• Food—obviously you need it—should be consumed in as natural a state and as wide a variety as you can get it. What you DON’T eat is very important to your health. If there is one thing that can destroy your health faster than anything else and which should be eliminated from your diet, it is this: refined sugars such as white sugar and highly processed, strained honey. Second on my list of toxic foods is other forms of highly refined carbohydrates such as white flour products and anything described as convenience food. These products have nothing of value to offer your body and are, in fact, like eating poison. They ruin your ability to digest food properly and maintain stable blood glucose. In this age of pollution, I can only really recommend organically grown fruits and vegetables and grass-fed, free roaming flesh animals, chicken, and eggs. No animals from concentrated feeding operations or fish farms, due to the filthy conditions and polluted food they are raised in and on.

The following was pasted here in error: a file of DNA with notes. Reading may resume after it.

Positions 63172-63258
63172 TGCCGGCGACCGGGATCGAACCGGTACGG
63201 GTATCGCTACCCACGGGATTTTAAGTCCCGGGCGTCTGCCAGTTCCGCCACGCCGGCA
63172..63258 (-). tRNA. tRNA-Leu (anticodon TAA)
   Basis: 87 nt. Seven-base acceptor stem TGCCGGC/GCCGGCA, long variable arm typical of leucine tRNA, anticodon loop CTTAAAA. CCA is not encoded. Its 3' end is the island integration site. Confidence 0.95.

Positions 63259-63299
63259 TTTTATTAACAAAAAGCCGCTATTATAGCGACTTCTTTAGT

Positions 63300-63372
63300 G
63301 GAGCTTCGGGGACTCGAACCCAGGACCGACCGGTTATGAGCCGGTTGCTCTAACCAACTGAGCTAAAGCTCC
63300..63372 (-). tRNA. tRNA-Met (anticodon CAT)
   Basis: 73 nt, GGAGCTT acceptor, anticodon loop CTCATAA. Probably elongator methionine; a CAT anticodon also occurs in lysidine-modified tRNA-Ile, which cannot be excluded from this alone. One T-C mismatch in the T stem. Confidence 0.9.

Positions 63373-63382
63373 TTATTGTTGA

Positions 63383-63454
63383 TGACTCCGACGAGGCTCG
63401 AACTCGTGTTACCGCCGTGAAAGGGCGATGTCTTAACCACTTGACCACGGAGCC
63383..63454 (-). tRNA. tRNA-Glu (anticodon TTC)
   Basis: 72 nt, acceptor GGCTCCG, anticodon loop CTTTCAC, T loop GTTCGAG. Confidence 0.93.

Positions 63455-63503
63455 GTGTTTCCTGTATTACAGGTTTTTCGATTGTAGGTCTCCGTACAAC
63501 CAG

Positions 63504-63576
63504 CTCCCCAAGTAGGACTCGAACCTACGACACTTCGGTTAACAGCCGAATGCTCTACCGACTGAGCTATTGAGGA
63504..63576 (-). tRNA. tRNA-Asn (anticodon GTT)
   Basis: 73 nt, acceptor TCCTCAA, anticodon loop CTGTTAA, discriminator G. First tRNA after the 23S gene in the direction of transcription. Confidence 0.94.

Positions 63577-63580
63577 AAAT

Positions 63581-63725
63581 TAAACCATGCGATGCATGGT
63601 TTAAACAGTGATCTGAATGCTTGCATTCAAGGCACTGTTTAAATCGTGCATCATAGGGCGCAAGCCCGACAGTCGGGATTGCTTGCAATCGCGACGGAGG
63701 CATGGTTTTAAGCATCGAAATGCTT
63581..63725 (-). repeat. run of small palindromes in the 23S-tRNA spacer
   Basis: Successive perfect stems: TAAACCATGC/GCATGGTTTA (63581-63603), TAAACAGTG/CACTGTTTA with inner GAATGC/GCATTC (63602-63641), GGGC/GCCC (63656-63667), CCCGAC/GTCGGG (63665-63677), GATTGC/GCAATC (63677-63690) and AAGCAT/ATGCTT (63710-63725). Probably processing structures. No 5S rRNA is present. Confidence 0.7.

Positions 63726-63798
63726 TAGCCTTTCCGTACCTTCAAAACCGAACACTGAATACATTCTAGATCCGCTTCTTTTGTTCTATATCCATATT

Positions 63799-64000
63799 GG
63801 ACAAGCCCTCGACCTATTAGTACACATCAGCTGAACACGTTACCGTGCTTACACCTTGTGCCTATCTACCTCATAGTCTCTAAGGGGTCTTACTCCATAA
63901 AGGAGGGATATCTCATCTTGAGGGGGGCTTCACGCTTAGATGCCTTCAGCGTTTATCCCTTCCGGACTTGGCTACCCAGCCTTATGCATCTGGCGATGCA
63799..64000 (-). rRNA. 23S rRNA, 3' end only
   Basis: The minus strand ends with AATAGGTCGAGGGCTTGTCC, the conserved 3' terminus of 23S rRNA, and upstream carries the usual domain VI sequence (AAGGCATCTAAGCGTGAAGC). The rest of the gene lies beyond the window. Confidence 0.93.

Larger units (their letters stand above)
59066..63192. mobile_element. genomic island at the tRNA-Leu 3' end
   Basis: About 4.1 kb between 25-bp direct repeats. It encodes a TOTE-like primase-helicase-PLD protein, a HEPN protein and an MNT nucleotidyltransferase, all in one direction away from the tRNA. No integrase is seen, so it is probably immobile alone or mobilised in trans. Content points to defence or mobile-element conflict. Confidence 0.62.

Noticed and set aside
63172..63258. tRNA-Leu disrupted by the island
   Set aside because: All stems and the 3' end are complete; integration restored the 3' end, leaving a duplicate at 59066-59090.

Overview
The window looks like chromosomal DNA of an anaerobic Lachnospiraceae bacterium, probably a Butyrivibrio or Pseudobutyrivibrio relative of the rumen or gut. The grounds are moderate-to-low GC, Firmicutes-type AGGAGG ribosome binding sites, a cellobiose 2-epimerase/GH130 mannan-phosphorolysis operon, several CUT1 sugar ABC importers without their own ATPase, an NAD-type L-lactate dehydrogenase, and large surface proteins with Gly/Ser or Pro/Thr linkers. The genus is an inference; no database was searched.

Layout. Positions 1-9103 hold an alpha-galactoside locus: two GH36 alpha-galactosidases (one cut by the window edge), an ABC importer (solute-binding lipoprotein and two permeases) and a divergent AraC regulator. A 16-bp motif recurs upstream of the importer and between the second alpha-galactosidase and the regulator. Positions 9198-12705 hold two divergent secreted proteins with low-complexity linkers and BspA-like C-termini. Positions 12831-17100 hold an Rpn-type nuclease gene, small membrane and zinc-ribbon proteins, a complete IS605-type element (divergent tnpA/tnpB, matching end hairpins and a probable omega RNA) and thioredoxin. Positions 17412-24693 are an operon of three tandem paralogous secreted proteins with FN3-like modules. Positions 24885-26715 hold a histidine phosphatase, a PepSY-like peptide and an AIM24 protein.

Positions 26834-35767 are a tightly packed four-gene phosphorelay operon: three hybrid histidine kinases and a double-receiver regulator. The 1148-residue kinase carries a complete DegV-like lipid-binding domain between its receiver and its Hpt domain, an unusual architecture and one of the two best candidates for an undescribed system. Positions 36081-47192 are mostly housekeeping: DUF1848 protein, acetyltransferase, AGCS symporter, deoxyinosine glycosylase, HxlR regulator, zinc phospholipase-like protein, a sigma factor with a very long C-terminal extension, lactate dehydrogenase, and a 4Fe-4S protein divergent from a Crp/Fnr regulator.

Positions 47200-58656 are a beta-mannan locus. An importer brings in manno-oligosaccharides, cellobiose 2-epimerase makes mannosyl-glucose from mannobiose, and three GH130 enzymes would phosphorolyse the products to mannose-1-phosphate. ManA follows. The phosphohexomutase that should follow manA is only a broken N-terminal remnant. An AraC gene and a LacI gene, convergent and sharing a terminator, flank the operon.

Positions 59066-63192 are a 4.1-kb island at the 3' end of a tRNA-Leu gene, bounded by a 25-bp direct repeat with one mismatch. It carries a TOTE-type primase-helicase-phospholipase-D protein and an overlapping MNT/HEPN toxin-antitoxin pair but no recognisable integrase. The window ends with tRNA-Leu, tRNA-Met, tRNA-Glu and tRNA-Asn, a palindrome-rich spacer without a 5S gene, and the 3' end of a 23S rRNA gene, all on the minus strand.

• Your primary source of shelter is your skin. Please take care of it. The integrity of your skin determines how many pathogens can get into your bloodstream and cause health problems. Skin also includes the mucus membranes that line the alimentary canal from nose/mouth to anus. What you eat and drink can cause breakdown of this barrier. Highly processed food, alcohol, sugar, and drugs (both pharmaceutical and recreational) can over time cause changes in the mucus lining of the digestive tract leading to illnesses like ulcers, irritable bowel disease, food allergies, and yeast overgrowth, to name a few. Secondary sources of shelter include clothing and dwelling places. These are designed to keep you safe from the extremes of the environment. Choose and use wisely.